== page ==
Diana Nyad is the first person to swim without the aid of a shark cage from Cuba to Florida and author of the memoir “Find a Way.”

I’ll admit my first reaction to Simone Biles’s decision Tuesday to drop out of the women’s gymnastics team competition at the Tokyo Olympics was critical.

Biles said the pressure of being the face of the Tokyo Games was mammoth. The official word, after medical exams, was that this was not a physical problem but rather an issue of mental health. Biles was worried less about her body failing, and more about “fighting” what was going on inside her head.

Biles later explained that she wasn’t herself, especially on a vault that had her confused as she twisted in space — a phenomenon gymnasts call “the twisties.” She described how she finished that vault in a state entirely unfamiliar to her. She had lost her spatial awareness.

For the first time since we’ve been witnessing her mastery, Biles was openly floundering in self-doubt.

With her decision, Biles drew parallels to tennis star Naomi Osaka, who dropped out of the French Open earlier this year, describing mental health problems and the trauma of dealing with the media. Osaka had been willing to pay the hefty fines for missing the mandatory press conferences at the tournament, but that led to controversy and she then opted out altogether.

Perhaps, I initially thought, there were lines to be connected between Osaka’s anxiety and Biles’s current Olympics psyche. Who are we to tell Biles she should toughen up and get over her temporary slip from perfection? I was already on Osaka’s side, with compassion for her need to tend to her mental health.

But the clear difference — or so it seemed at first — between Osaka’s French Open withdrawal and Biles’s choice was the word “team.” Osaka was playing singles at Roland Garros. Her decision affected her alone (although Roland-Garros officials would probably beg to differ). Biles withdrew from a commitment to her team. She stepped down from representing her country.

Billie Jean King is well known for the expression “pressure is a privilege.” To be sure, not many other athletes — perhaps Michael Phelps, Tom Brady and a very few others — know what it is to have all the world’s eyes laser-focused on you, to carry the highest possible expectations with your every move.

But wasn’t this the crucial moment for the GOAT — the “Greatest of All Time,” a label Biles has embraced — to rise up as no other athlete could? Wasn’t this the time for Biles to go out to the vault with her coach, perhaps her teammates, and do her routine over and over again, to cure her case of the twisties? I’m not going to demean Olympic silver medals — which the U.S. team won without Biles — but would the team in fact have had a much better chance for gold with a Biles who had tackled her demons and risen to the occasion?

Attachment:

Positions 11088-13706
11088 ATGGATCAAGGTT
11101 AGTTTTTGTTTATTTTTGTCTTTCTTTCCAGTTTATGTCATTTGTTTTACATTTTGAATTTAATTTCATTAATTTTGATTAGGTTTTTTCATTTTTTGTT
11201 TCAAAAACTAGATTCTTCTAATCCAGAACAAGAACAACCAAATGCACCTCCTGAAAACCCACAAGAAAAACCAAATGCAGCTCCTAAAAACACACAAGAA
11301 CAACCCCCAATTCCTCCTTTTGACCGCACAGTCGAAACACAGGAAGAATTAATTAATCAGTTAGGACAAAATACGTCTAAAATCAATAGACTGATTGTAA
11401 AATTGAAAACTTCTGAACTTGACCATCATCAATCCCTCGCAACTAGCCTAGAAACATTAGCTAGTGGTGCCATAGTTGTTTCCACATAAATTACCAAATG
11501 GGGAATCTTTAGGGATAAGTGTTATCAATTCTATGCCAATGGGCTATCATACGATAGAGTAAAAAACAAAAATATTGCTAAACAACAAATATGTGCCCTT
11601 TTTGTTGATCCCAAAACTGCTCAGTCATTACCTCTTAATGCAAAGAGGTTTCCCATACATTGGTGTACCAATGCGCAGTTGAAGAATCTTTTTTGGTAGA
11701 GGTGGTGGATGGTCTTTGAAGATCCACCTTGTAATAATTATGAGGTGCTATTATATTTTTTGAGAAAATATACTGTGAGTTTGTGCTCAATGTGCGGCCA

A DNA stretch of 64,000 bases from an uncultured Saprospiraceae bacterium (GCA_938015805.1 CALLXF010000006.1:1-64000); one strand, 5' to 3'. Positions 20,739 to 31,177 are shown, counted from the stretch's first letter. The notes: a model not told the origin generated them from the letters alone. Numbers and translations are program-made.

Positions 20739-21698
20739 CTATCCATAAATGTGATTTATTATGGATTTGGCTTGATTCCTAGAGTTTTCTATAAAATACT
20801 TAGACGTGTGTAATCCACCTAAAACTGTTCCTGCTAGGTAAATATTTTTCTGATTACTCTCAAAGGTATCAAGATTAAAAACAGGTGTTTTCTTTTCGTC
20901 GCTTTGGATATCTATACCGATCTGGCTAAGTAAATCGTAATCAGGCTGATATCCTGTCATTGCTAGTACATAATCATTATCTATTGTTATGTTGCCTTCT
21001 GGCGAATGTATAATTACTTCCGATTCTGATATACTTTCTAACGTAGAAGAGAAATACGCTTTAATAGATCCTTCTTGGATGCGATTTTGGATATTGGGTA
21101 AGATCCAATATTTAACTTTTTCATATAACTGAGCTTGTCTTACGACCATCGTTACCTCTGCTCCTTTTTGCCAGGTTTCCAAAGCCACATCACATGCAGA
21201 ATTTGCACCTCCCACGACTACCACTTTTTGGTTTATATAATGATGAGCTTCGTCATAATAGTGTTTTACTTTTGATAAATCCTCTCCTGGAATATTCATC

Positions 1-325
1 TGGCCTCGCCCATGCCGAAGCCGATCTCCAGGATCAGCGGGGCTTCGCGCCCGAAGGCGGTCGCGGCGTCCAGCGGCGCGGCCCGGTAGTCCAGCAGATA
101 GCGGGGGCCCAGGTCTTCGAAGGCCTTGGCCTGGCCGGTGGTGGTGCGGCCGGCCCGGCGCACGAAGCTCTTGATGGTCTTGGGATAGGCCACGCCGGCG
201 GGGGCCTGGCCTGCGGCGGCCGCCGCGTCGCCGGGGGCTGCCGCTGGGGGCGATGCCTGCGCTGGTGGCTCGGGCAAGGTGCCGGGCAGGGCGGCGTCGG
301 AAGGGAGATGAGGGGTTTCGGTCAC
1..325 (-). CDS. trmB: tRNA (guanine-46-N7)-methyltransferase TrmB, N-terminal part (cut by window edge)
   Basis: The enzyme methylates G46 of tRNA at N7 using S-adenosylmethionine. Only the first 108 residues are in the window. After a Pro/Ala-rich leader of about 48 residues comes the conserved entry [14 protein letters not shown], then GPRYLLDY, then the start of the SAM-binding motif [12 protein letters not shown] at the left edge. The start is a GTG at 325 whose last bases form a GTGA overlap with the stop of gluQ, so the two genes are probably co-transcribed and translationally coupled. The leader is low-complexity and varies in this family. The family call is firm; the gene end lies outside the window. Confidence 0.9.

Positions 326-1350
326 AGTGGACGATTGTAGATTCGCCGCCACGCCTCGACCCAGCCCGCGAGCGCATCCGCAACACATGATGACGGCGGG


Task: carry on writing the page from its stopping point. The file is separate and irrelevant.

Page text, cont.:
That was my critical outlook on Tuesday. But now, Biles has withdrawn from the individual all-around competition — her sport’s most vaunted individual event. And if the Greatest of All Time, at the Olympic Games that are the supposed and possibly last pinnacle of her career, states that she can’t trust herself, who are we to say otherwise?

Gymnastics events require dangerous, almost unreal maneuvers. Were Biles to go out there lacking confidence — were she to spin out of control — there could be serious consequences. It is not an overstatement to warn that an egregious mistake, whatever its precipitating cause, could result in paralysis.

Now the flip side of Biles’s leaving her teammates to compete without her comes into play. She ultimately determined that she couldn’t summon her best, and that her teammates had a better chance of scoring well without her. She opened for them a spot in the individual all-around that she would have taken — giving another gifted athlete a chance to go for medals, to chase the dreams they’ve worked so hard for.

The same decision that on Tuesday seemed to some of us unsportsmanlike now, on Wednesday, seems a historic sacrifice. Now, Biles’s contention that she believes she is helping the team by not competing becomes not only authentic, but also rational thinking.

Next week, Biles may or may not find her way back into competition for each of the four individual events: balance beam, uneven bars, vault, floor exercise. But I, for one, have catapulted back onto the super Simone Biles fan wagon, rooting for the best for gymnastics’ GOAT — in her sport, and in her life.